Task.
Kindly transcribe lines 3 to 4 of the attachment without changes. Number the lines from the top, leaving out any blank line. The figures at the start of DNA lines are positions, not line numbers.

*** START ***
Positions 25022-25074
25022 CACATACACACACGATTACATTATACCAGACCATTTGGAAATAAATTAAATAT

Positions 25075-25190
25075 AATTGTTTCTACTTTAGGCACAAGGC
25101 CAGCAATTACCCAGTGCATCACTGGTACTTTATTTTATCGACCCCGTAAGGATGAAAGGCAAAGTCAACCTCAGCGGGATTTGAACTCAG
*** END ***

Positions 25075-25190
25075 AATTGTTTCTACTTTAGGCACAAGGC